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AARP Travel Research: 2017 Travel Bucket Lists



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Travel bucket lists are common among Baby Boomers. On average, 38% have one and have already completed 25% of their trips. Other key findings from recent AARP Research on travel bucket lists showed:

  • Approximately half of all Baby Boomers have any kind of bucket list (46%).  Among those who do, the overwhelming majority (83%) report having travel-related items on their list.

    • Millennials and GenXers are more likely to have a Travel Bucket List (51% and 44%, respectively).

    • Roughly seven-in-ten African Americans, Acculturated Hispanics, and Acculturated Asians have travel-related items on their bucket list.
  • The creation of a Travel Bucket List is typically triggered when one hits a certain age, for Boomers, GenXers, and Millennials alike, with occasional revisions happening over time. The majority of Boomers (69%) keep a mental list.

  • On average, Boomers have 8 different destinations on their list; half are international destinations, half are domestic.  More than half (52%) identify a specific city or town they would like to visit, as opposed to a different type of location (beach, mountain, park, lake).

    • Millennials and GenXers have more destinations on their list than Boomers; 15 and 12, respectively.
  • Traveling to experience the destination in general is the motivation for half of these trips, while a specific attraction or activity is the motivation for the other half.

  • Although not much planning has actually taken place for the next trip on their list, many anticipate taking the trip in the next 2-5 years, most likely with just a significant other.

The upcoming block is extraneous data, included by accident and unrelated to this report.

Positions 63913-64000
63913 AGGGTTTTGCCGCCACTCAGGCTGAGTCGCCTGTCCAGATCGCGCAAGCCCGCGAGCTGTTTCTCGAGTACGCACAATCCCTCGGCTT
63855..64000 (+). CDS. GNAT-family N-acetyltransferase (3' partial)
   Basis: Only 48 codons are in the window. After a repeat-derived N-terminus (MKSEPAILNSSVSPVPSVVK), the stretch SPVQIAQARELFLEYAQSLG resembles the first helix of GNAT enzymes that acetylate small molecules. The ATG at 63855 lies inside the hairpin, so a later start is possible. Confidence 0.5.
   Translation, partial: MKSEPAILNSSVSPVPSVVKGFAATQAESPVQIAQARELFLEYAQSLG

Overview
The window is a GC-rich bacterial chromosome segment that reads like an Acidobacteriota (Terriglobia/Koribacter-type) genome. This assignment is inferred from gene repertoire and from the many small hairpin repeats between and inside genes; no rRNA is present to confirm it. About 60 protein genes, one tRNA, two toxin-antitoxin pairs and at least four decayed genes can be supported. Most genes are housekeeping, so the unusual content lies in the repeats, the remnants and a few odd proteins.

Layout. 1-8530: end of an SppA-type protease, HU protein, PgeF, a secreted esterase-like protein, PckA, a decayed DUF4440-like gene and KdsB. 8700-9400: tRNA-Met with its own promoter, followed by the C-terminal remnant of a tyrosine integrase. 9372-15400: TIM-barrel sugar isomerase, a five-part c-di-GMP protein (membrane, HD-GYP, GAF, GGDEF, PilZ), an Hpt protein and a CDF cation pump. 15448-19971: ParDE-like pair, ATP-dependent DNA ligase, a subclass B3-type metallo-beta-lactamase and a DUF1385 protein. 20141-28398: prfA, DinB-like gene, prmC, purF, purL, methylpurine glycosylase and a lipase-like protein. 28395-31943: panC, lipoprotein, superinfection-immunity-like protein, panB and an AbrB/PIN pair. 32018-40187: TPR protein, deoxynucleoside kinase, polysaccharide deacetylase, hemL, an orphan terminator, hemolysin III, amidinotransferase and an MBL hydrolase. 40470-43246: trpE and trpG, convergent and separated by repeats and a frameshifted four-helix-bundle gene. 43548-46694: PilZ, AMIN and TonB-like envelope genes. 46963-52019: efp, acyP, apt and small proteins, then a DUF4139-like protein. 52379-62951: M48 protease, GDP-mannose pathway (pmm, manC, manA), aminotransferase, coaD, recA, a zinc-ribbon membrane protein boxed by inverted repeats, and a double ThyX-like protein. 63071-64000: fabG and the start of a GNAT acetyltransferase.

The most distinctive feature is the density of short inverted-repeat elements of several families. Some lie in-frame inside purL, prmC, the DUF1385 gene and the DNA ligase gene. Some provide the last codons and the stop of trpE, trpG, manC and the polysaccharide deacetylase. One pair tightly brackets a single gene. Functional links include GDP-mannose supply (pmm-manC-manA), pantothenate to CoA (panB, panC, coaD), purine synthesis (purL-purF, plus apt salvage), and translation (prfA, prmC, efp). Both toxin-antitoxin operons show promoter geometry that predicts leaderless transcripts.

• Boomers and GenXers, but to a lesser extent, most often report that their list gives them something to look forward to (37% and 27%, respectively) and gives them hope and motivation. 

    • Millennials are more likely to say that their list pushes them to experience new things (24%).
  • And while there is great joy in the planning and thinking about such trips, the reason for the list is to actually take the trip with most (69%) being fairly optimistic it will actually happen.  In fact, just a mere 3% admit the list is just for fun, with no real intention of taking the trips.

    • GenXers and Millennials are slightly more optimistic about the potential for their next Bucket List trip to actually come to fruition than are Boomers (77% each).

A 15-minute online survey was conducted among males and females age 18-plus who have traveled for a leisure trip in the past 2 years. The survey was fielded in December 2016. Final data have been weighted to the U.S. Census for analysis.  For more information contact Vicki Gelfeld at


Suggested Citation:

Gelfeld, Vicki. AARP Travel Research: 2017 Travel Bucket Lists. Washington, DC: AARP Research, February 2017.

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